Joan Miro and Salvador Dali are two of the artists from the surrealist movement whose work has survived till today. Salvador Dali, with his flamboyant lifestyle, is best remembered. The word ‘surrealism’ brings to mind his dreamy half realistic work with dripping clocks and elephants on stilts. Joan Miro’s work was more abstract in nature, using nearly primary colors and shapes like lines and circles. Yet both were artists in the surrealism movement of the 1920’s. Gathered on this page you will find poster calendars featuring the work of a variety of Surrealist artists.
Featured first is the Magritte Poster Calendar 2013. His surrealism is often to do with language, like his famous ‘ce n’est pas un pipe’ (this is not a pipe). Shown here is a dove in front of a face – disconcerting? Well, that’s probably precisely what Magritte aimed at achieving in his viewers.
Is Paul Klee considered a Surrealist? I’m not sure. His most famous art is probably closer to cubism. Still, I love the colors in this piece from the 2013 Paul Klee Poster Calendar.
If you want more than the standard set of Surrealists on your kitchen wall, the Surrealisten 2013 poster calendar by three German Museums may be just the thing. Surrealisten is German for, you guessed it, Surrealism.
Poster calendars are distinguished by their large posters and the lack of room to write down much. Still, each month you will find the dates of that month included. The pages in these large-format calendars are stunning enough to be framed and mounted on their own. The first two are published by teNeues and include multi-lingual introduction and a European linear calendarium. The exception is the Frida Kahlo de Rivera poster calendar. It’s published by the equally famous publisher Taschen.
Kahlo 2012 Poster Calendar
Kahlo’s arresting pictures, most of them small format self-portraits, express the burdens that weighed upon her soul. This poster calendar features a dozen Kahlo prints on premium textured paper. Perforation allows you to easily remove the prints for framing.
Miro 2012 Super Poster Calendar
Twelve works from Spanish painter Joan Miro are featured in this 2012 Miro Super Poster Calendar. The super large size provides a perfect backdrop for some of Miro’s most enduring images in poster format. Miro favored a surrealism approach to painting and his images challenge us to look within.
Dali 2012 Poster Calendar
Dali 2012 Poster Calendar
It’s hard to choose from the thousands of images created by Salvador Dali, but the twelve images in the 2012 Dali Poster Calendar don’t disappoint as you move through the months.
Magritte 2012 Poster Calendar
Twelve of Belgian Surrealist artist Rene Magritte’s works are featured in this 2012 Magritte Super Poster Calendar. Gritty, witty and thought-provoking, a Magritte image is sure to cause comment by all who see it and this lovely collection will provide a new discussion point wherever displayed.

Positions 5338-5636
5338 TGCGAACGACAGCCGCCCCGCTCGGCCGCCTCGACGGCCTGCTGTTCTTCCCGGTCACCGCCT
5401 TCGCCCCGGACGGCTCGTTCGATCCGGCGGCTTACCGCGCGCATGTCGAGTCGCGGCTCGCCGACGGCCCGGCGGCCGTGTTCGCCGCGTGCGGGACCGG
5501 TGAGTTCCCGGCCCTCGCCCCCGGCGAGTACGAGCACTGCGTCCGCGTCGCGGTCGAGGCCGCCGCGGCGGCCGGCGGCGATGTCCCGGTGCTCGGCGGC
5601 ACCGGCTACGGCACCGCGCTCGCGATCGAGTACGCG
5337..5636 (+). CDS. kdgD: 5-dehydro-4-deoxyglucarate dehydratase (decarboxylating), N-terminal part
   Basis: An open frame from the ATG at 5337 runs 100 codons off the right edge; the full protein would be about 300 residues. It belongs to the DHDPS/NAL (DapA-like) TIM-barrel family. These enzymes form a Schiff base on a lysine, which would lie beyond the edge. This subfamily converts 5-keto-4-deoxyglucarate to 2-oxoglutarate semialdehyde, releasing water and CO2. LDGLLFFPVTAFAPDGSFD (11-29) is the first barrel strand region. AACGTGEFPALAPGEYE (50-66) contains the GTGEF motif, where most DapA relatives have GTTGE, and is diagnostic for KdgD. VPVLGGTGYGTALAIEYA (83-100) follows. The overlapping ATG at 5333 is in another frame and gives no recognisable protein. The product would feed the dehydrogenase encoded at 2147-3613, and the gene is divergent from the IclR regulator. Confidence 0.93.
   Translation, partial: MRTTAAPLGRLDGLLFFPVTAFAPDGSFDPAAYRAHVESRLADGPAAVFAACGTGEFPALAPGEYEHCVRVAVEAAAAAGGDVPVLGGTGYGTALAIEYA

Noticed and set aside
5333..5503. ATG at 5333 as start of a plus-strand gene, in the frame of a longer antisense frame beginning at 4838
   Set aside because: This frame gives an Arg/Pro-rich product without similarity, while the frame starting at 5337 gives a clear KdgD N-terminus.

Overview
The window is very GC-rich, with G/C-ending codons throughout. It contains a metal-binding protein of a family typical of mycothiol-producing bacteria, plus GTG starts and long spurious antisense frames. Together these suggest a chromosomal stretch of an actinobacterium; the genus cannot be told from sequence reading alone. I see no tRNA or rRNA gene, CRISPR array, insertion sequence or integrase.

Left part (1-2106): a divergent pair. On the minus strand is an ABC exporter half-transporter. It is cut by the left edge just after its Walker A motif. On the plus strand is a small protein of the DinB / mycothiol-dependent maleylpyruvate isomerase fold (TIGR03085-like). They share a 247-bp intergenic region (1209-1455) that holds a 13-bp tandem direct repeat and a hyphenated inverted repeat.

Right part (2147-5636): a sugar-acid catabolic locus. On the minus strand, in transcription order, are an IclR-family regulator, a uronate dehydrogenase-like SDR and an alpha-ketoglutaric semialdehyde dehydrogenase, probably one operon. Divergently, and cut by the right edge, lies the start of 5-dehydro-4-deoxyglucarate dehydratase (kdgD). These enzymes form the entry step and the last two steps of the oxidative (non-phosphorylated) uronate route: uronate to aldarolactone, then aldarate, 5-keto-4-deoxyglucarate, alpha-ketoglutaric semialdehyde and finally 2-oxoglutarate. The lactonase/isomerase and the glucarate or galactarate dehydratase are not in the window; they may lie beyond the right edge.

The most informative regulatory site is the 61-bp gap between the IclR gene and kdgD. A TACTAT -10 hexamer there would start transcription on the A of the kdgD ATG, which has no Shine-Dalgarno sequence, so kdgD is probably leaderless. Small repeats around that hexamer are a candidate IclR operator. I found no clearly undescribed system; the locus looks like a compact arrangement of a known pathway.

Warning, not all images are family friendly.
2011 Surrealist Art Posters are still available (while supplies last)
Miro 2011 Poster Calendar
Frida Kahlo de Rivera (July 6, 1907 – July 13, 1954; born Magdalena Carmen Frieda Kahlo y Calderón) was a Mexican painter, born in Coyoacán. Perhaps best known for her self-portraits, Kahlo’s work is remembered for its “pain and passion”, and its intense, vibrant colors. Her work has been celebrated in Mexico as emblematic of national and indigenous tradition, and by feminists for its uncompromising depiction of the female experience and form.
Mexican culture and Amerindian cultural tradition figure prominently in her work, which has sometimes been characterized as Naïve art or folk art. Her work has also been described as “surrealist”, and in 1938 one surrealist described Kahlo herself as a “ribbon around a bomb”.
Kahlo had a stormy but passionate marriage with the prominent Mexican artist Diego Rivera. She suffered lifelong health problems, many of which stemmed from a traffic accident in her teenage years. These issues are reflected in her works, more than half of which are self-portraits of one sort or another. Kahlo suggested, “I paint myself because I am so often alone and because I am the subject I know best.”
Surrealism is defined as using the real (aka realism) and turning it on it’s head into something that is NOT realistic at all. The difference with abstract art is that in surrealism we (generally) do see something we can recognize from the real world. With this definition it’s a bit puzzling that Frieda Kahlo’s work is considered ‘surrealistic’, but it is – we can’t argue with the experts, can we?